Michael Pascoe writes:

The undermining of
an apartment building over the Lane Cove tunnel construction site this morning
is an apt symbol of the quite sudden fracturing of Australian governments’
faith in infrastructure public-private-partnerships.

Commuters stuck in the massive traffic jams
caused by the latest tunnel disaster would have had plenty of time to read the
SMH’s front page lead – Billions at risk – the tunnel farce laid bare – which makes obvious why the NSW
government shafted Roads and Traffic Authority chief, Paul Forward – someone
had to carry the can and it certainly wasn’t going to be any Minister, past or
present.

As the SMH reports:

Just days before he was sacked, the chief of the Roads
and Traffic Authority, Paul Forward, told the State Government that reversing
the traffic plans for the Cross City Tunnel could trigger damages “so
great” that it might be better to buy out the contract.

In frank advice to the Minister for Roads, Joe Tripodi,
two weeks ago, Mr Forward revealed how financially crippling it would be if the
Government tried to alter the arrangements that funnel traffic into the $680
million tunnel. These include promises to keep dedicated lanes open into the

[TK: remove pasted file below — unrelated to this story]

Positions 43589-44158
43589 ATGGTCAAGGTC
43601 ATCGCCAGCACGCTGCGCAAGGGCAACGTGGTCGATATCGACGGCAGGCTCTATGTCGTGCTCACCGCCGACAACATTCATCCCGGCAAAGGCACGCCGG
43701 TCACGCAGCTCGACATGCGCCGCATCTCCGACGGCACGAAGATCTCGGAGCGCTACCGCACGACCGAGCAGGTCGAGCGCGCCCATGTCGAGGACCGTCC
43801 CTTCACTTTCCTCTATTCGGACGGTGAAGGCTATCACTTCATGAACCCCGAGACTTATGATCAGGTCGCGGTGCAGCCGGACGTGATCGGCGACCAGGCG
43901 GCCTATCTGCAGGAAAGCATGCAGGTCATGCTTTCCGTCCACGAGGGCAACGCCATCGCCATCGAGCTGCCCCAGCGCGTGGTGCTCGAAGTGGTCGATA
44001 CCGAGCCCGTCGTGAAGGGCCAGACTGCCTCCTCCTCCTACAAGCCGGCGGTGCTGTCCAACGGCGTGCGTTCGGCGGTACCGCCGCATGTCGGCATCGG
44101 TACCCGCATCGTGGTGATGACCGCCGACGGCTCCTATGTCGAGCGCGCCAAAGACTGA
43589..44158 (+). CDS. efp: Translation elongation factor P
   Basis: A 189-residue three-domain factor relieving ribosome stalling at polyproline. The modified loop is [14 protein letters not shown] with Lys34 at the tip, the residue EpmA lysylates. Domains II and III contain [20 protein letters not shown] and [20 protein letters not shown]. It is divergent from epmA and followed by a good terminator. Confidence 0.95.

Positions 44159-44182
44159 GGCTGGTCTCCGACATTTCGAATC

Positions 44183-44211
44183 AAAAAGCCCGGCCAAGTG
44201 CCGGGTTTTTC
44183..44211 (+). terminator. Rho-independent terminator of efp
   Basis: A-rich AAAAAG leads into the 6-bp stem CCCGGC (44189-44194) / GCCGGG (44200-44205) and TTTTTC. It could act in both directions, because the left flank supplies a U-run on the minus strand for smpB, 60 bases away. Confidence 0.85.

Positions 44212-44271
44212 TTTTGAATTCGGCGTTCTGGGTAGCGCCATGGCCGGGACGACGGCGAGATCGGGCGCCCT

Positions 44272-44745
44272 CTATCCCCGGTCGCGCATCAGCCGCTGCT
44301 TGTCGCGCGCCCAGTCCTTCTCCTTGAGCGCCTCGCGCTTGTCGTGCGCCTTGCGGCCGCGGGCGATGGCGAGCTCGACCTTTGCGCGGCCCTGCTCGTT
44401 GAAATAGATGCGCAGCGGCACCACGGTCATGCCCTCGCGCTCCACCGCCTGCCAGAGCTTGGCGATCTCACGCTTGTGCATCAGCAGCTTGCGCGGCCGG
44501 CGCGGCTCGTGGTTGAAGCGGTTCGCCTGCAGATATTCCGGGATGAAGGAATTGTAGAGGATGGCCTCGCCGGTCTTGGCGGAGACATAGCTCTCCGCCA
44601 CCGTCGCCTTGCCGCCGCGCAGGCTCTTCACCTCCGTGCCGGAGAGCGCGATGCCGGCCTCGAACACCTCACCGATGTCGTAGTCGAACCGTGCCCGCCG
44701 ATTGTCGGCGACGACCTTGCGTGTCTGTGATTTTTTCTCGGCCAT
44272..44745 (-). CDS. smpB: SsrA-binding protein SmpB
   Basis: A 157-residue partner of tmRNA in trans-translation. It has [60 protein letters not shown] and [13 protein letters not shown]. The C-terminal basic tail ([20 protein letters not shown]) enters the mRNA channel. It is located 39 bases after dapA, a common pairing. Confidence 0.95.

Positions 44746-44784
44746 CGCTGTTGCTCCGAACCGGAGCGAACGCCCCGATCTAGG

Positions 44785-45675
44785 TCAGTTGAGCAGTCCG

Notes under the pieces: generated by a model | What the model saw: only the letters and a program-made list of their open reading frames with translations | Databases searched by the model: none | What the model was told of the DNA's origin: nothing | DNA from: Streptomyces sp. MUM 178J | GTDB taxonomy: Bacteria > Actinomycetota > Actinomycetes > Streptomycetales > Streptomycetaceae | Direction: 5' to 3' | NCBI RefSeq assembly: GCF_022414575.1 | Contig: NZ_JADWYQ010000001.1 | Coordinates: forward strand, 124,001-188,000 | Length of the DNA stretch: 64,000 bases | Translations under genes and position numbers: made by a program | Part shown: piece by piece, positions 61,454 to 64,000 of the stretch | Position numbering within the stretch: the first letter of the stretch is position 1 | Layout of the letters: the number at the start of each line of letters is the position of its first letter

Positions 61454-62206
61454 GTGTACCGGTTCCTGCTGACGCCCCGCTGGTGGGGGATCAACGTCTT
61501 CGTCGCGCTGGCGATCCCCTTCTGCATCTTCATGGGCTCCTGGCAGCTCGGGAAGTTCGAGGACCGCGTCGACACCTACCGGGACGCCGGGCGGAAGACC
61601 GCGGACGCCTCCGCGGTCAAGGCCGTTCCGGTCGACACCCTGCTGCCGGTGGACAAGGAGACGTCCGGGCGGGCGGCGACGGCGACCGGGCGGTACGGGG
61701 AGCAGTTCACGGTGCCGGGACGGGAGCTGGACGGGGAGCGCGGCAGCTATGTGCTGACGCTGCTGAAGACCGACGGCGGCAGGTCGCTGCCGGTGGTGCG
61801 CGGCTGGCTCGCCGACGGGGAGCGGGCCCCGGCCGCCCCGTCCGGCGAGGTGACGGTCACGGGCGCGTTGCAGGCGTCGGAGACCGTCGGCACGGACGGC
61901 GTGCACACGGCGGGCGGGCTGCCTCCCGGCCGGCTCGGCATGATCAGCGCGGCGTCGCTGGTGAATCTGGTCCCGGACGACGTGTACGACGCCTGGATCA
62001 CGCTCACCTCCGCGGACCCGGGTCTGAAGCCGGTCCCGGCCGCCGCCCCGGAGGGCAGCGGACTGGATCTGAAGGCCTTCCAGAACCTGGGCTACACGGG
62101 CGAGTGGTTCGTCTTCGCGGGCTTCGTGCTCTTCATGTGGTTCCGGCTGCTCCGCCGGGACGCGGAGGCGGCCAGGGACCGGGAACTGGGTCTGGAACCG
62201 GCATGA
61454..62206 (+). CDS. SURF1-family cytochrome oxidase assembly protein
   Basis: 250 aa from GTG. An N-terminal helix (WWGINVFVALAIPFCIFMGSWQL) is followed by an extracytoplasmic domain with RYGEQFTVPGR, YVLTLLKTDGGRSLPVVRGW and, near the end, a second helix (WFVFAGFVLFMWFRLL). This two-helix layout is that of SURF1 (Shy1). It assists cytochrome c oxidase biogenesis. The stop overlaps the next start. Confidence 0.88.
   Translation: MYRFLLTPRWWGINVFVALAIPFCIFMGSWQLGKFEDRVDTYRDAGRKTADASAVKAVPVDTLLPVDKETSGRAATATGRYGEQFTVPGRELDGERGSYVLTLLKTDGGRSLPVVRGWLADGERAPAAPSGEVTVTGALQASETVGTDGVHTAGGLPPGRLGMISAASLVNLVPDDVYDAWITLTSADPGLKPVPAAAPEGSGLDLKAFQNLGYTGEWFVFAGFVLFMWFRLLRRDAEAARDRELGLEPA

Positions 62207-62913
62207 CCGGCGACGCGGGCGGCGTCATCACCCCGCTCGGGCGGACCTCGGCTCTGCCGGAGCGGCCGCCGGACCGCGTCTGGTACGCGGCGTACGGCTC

tunnel, and to narrow alternative routes such as William Street.

Mr Forward’s advice echoes legal advice from Clayton Utz
to the authority received a day earlier. Both are among 30,000 pages of
documents released by the Government just after 3pm yesterday – as the Melbourne Cup was running.

Yes, the old
Melbourne Cup release – John Howard couldn’t begin to teach the
Obeid/Tripodi/Iemma government anything.

There are still some
3,000 pages being kept secret, leaving one to imagine just what could possibly
be so hot compared with this killer revelation from the SMH:

As well as
the tunnel cost, the Government would be liable for the future profits
envisaged when the deal was signed in 2003. In the final years of the 30-year
tunnel contract, profits are predicted to be more than $130 million a year. It
means the total exposure could run close to $2 billion.

The maths here
aren’t difficult – a $680 million capital cost projected to be eventually
churning out profits of $130 million a year. This is the right to levy tax
Australian governments of all persuasions are happily selling off for very
short-term reasons.

Unfortunately for
the Cross City Tunnel’s owners, their maths may well be wrong. Australia’s most successful superannuation fund, the
MTAA industry fund, ran its ruler over them and declined to invest. Some 43 per cent of the MTAA’s investments
are in infrastructure and private equity deals and with that experience, they
didn’t buy the traffic projections.

We have the possible
situation of worse traffic and a non-performing investment.

But no politician is
responsible for that, good heavens no. Ministerial responsibility has been
abolished, both on a state and federal basis. I think the motion was passed
around 3pm
yesterday.